- The Washington Times - Wednesday, October 17, 2001

Newsroom and mailroom workers locally and across the nation are taking extra care in handling letters and packages amid reports of anthrax-laced mail and cases of exposure.
Suspicious packages were reported yesterday at USA Today's headquarters in Arlington, The Washington Post and ABC News' Washington bureau.
Meanwhile, anthrax reports kept local authorities bustling and workers on edge yesterday:
U.S. Capitol Police shut down a wing of the Hart Senate Office Building after a letter in Senate Majority Leader Tom Daschle's office tested positive for anthrax. None of the senator's staff members has been found to have the disease. Several have been tested with nasal swabs and given antibiotics.
Secret Service agents turned over to the FBI a suspicious envelope found at the United Arab Emirates Embassy in Northwest. Someone at the embassy opened the envelope and found dust, an embassy employee said.
FBI agents and Arlington County fire officials responded to USA Today, in the 1000 block of Wilson Boulevard, after a suspicious letter with powder inside was found in the newsroom of the paper's Life section, said Tara Connell, a spokeswoman for the Gannett Corp., which owns the newspaper.
A female employee, whose name was not divulged, "opened it and saw a powdery substance inside the letter," Miss Connell said. "A letter is a letter, and it made it up the stairs to where she opened it."
The Washington Post, in the 1100 block of 15th Street NW, released a statement yesterday saying: "Late this morning security called law enforcement to look at a powdery substance that was found on a desk after some mail was opened."
"A female employee who came into contact was sent to a hospital and released," said a spokesman for The Post.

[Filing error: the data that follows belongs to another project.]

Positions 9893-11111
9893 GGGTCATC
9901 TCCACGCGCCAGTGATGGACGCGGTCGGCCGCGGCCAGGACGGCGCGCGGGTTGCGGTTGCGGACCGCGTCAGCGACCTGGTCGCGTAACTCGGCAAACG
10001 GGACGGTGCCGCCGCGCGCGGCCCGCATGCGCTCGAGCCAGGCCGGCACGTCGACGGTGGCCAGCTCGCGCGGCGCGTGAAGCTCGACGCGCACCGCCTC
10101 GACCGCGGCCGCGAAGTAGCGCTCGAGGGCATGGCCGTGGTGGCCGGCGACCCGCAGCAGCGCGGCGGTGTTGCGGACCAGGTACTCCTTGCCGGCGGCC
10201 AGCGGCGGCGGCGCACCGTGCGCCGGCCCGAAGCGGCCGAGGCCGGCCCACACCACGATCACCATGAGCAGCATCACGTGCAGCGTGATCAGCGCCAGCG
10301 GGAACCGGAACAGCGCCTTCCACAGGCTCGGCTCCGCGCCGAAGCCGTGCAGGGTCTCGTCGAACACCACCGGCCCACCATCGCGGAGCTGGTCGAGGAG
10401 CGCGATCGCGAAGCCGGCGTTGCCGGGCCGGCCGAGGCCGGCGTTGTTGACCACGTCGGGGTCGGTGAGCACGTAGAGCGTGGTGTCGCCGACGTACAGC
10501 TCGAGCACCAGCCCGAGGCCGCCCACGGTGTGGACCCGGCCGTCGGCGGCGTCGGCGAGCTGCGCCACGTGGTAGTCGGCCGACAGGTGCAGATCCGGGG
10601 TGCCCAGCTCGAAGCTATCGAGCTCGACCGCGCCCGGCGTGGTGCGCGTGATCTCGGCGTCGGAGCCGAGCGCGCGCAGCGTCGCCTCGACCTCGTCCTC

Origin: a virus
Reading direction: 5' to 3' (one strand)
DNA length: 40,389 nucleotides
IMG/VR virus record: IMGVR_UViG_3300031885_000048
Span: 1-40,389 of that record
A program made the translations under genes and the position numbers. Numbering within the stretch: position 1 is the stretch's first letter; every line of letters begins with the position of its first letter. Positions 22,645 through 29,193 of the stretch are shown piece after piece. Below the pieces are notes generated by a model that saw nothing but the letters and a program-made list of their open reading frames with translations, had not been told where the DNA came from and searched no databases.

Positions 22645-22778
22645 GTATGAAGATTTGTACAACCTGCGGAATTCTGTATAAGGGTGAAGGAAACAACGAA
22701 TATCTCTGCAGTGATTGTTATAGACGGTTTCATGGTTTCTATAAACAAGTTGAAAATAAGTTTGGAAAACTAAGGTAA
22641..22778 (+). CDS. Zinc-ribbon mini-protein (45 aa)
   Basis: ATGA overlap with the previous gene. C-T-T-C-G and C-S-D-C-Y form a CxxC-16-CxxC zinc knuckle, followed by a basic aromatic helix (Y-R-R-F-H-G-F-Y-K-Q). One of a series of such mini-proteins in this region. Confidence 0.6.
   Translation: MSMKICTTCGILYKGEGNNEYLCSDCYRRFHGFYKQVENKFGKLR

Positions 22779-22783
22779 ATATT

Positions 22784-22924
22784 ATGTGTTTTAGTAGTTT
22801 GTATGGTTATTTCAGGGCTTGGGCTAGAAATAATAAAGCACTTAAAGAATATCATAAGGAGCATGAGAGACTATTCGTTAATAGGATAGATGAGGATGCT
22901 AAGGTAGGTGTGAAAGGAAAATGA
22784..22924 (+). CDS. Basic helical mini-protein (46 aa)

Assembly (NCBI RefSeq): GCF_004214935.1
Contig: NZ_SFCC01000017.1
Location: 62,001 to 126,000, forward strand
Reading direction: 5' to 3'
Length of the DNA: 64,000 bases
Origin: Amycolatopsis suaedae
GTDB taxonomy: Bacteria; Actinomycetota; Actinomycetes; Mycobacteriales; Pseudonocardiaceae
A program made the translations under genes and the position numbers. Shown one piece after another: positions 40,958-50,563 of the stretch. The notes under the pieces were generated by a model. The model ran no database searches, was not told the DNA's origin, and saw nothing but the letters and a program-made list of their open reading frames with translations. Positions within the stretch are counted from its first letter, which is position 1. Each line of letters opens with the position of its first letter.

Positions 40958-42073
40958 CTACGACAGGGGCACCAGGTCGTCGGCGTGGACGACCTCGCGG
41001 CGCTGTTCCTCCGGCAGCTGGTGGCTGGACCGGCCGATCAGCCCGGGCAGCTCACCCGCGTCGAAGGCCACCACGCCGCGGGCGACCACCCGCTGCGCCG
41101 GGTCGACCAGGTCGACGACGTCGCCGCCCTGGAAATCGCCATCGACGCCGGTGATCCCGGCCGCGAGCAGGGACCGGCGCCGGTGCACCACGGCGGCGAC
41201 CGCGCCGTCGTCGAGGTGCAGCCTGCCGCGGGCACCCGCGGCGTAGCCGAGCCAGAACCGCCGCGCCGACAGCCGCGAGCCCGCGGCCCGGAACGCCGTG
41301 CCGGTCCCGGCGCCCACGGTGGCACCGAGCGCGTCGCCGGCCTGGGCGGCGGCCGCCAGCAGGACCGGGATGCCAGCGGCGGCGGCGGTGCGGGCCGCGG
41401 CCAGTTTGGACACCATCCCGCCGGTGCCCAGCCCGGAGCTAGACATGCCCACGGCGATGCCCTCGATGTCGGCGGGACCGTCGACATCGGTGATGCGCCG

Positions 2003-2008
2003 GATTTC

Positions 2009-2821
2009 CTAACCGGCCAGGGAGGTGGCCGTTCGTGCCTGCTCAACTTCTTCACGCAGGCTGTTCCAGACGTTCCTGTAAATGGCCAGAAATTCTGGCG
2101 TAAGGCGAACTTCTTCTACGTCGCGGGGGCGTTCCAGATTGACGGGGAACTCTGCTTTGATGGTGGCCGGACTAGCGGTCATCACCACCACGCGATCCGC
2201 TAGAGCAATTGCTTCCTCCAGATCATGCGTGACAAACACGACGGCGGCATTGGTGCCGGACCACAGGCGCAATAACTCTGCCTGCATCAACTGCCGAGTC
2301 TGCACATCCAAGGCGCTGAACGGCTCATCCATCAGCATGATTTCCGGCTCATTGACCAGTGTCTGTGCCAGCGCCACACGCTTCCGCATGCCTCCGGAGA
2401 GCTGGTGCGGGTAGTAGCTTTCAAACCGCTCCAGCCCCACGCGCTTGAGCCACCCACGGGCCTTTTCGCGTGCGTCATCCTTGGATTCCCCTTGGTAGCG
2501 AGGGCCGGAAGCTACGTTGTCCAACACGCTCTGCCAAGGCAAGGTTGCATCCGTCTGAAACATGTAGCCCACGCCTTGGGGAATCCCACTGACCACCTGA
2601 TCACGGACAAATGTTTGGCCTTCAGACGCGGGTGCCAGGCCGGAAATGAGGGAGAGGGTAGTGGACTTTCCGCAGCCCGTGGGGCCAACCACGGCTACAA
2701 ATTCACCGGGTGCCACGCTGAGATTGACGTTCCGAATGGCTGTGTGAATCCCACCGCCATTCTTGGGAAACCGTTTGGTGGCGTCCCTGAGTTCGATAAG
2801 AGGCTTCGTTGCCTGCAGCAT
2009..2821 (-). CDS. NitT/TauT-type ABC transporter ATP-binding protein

The powder is believed to have originated in mail that is routine business correspondence and not suspicious looking, the spokesman said. "Security is always a priority in our mailroom and newsroom. Lately it has been business as usual, but we are being more vigilant."
Nearby, D.C. firefighters and FBI agents swarmed outside ABC News in the 1700 block of DeSales Street NW, putting employees on edge about an anthrax scare. It became clear that ABC's management had contacted authorities to request proper disposal of a pile of mail collected during the past week that arrived without return addresses on it, said ABC spokeswoman Su-lin Nichols.
Other local news outlets also are increasing mail and newsroom security. At WTOP Radio, in the 3400 block of Idaho Avenue NW, senior management "commandeered a conference room and turned it into a mailroom to give necessary precautions in opening mail," said Jim Farley, vice president of news and programming.
Mailroom workers at The Washington Times are "on heightened alert," said facilities director Richard Oben. "We can't stop a letter from coming to us, so the most important precaution is education. We've taken steps to educate employees about using latex gloves and how to determine what is suspicious mail."
Anthrax scares continued nationwide yesterday:
In New York, authorities were trying to learn the source of an anthrax infection contracted by the 7-year-old son of an ABC News producer. The youngster's is the second anthrax case involving the media in New York. Earlier, an aide to NBC News anchorman Tom Brokaw was tested positive for the bacteria.
Also in New York, health officials tested Newsweek's photo department and mailroom for anthrax, and some of the magazine's Manhattan offices were sealed after a photo staffer reported flulike symptoms.
Throughout the Southeast, 150 abortion clinics reported receiving letters with anthrax threats. All so far have proven to be hoaxes, said Beth Raboin, spokeswoman for the Feminist Majority, one of three abortion rights groups that monitor security at clinics.
In Birmingham, Ala., a chemical decontamination unit swarmed into the Veterans Affairs Medical Center to investigate a suspicious envelope on the ninth floor. A woman had noticed the letter stuck in the crack of a door with a white powder on the envelope. The FBI took the letter to test for contaminants.
In Texas, 81 passengers and crew members on a US Airways flight from Pittsburgh were held at the gate at Dallas/Fort Worth International Airport for two hours as airport police and hazardous materials crews investigated a passenger's complaint of a powdery substance in the plane. Investigators determined the substance on board the Airbus was potato chips.
Matthew Cella and Jerry Seper contributed to this article, which is based in part on wire service reports.

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